ML Panadda Diskul, the newly appointed Minister in Thailand’s Prime Minister’s Office, recently entered into a political spectacle with a bang, but not quite the one Prime Minister Prayuth Chan-ocha was anticipating.
Panadda is the former governor of Chiangmai and a great-grandson of Prince Damrong Rajanuphap, the so-called founder of the modern Thai education system and provincial administration.
A nemesis of the family of the ousted Thaksin Shinawatra, Panadda has set out to obliterate the former prime minister’s influence from politics. When Thaksin’s sister, Yingluck, was prime minister, Panadda made known his disapproval of her government.
As governor of Chiangmai, the Shinawatras’ northern stronghold, Panadda alienated the red shirts. With backing from the royal palace, he survived several gubernatorial reshuffles.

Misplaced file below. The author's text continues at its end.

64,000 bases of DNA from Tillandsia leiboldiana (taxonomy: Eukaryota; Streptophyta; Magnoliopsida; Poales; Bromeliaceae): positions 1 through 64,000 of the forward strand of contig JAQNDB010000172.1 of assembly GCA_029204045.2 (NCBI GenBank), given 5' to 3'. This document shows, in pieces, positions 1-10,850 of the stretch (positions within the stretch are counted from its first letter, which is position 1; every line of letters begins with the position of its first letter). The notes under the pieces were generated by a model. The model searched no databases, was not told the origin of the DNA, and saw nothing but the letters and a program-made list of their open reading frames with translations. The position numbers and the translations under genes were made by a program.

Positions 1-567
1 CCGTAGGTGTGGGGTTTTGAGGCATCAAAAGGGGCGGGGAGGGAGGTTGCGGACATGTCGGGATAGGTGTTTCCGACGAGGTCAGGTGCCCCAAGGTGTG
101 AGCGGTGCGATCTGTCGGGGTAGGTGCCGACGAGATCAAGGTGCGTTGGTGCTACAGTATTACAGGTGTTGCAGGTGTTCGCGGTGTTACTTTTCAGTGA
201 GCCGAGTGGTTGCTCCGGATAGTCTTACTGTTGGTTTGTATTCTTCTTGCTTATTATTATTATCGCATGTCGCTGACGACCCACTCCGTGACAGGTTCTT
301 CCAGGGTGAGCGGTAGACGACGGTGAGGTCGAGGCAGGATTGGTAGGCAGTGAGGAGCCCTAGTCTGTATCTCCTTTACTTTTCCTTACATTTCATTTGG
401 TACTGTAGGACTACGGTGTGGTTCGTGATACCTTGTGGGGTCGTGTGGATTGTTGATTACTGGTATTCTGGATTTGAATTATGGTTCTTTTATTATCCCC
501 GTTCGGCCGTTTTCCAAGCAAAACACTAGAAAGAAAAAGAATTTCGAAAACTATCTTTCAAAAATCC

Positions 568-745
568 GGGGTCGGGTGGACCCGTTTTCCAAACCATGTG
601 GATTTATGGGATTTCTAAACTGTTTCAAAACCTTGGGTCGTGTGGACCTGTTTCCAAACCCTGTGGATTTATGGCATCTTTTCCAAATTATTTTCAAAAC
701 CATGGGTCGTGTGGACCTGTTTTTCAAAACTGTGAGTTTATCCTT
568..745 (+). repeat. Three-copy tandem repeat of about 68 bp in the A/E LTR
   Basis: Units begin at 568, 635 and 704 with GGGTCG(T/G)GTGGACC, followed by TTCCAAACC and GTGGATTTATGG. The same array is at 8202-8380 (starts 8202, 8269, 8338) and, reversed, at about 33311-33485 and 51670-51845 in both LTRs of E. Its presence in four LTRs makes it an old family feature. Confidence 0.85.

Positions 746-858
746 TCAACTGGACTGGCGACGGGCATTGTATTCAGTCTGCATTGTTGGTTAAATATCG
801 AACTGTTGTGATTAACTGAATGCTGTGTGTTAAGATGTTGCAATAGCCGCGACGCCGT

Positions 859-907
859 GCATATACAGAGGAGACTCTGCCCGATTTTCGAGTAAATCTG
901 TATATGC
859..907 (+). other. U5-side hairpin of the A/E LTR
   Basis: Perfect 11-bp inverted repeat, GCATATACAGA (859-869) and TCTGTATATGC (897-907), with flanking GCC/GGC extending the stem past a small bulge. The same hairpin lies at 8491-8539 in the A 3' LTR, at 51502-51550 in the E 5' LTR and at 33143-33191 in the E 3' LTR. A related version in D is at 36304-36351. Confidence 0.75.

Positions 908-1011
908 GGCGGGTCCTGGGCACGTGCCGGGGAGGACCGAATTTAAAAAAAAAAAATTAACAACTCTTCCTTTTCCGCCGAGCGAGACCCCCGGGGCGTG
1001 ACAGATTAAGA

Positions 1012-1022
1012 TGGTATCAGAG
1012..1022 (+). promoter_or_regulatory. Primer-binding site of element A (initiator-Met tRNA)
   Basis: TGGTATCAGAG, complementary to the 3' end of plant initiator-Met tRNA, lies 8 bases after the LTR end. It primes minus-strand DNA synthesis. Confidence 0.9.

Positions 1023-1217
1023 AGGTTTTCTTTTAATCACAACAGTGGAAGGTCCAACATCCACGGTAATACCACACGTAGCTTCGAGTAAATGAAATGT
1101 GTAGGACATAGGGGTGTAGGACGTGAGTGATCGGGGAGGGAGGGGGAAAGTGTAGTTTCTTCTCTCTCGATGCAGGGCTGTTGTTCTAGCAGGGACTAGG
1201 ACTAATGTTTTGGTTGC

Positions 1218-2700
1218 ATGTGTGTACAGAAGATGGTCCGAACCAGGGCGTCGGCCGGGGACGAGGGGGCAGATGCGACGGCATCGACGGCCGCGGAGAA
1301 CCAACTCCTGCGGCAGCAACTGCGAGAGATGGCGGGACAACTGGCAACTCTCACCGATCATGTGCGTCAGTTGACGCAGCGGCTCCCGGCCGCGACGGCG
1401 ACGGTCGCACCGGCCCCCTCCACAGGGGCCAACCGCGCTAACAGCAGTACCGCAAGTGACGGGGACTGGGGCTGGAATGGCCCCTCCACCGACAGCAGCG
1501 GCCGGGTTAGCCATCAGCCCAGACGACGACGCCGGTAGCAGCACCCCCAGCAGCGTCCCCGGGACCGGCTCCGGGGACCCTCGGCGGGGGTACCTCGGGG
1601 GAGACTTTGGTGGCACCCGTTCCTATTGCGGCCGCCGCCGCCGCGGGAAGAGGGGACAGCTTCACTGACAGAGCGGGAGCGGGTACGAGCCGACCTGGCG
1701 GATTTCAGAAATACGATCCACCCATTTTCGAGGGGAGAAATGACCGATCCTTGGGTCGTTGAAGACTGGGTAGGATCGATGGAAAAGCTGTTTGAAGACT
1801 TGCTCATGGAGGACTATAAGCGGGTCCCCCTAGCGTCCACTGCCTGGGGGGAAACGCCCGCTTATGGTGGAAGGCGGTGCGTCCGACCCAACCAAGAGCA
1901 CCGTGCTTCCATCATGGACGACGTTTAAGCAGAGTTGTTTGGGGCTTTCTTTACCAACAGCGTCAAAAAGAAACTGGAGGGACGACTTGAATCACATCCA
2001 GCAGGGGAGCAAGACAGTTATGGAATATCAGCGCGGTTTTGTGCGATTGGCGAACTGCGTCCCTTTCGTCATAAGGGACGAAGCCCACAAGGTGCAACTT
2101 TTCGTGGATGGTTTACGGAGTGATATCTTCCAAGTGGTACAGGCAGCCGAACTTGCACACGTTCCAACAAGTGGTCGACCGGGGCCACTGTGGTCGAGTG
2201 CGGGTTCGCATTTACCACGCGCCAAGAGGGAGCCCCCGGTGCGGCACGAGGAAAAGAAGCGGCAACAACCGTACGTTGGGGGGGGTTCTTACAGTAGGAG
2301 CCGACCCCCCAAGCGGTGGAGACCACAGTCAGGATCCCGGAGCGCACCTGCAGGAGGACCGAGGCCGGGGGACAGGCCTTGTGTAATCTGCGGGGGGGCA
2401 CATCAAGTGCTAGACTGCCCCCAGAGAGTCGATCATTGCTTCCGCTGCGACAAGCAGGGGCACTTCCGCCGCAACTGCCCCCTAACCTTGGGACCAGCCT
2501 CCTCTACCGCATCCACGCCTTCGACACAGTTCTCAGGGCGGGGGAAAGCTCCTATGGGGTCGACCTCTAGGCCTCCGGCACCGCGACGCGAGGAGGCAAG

The ruling Pheu Thai government agreed to leave him alone. But after the coup of May 2014, Panadda emerged as the kingdom’s new rising star. Prayuth, the coup leader, specifically handpicked Panadda to run the Prime Minister’s Office.
The choice of Panadda is understandable. He has connections with the palace. He is also a self-proclaimed anti-Thaksin figure, with a mission to maintain the power and position of the aristocrats. Prayuth perceived that Panadda would add a layer of legitimacy to his military government. How wrong Prayuth was.
Earlier, Panadda declared war against members of the local administrations. He posted a remark on Facebook accusing the Provincial Administration Organizations (PAO) of committing and condoning corruption.
“Whoever wants to live a luxurious life at the expense of taxpayer money without shame should go into the private sector. Do not become a politician or civil servant, because they will just be a disgrace to the institution,” Panadda said.
His statement was designed to kill two birds with one stone. On the one hand, Panadda has been working towards reducing the power of the local administrative organizations and increasing the central government’s role and power.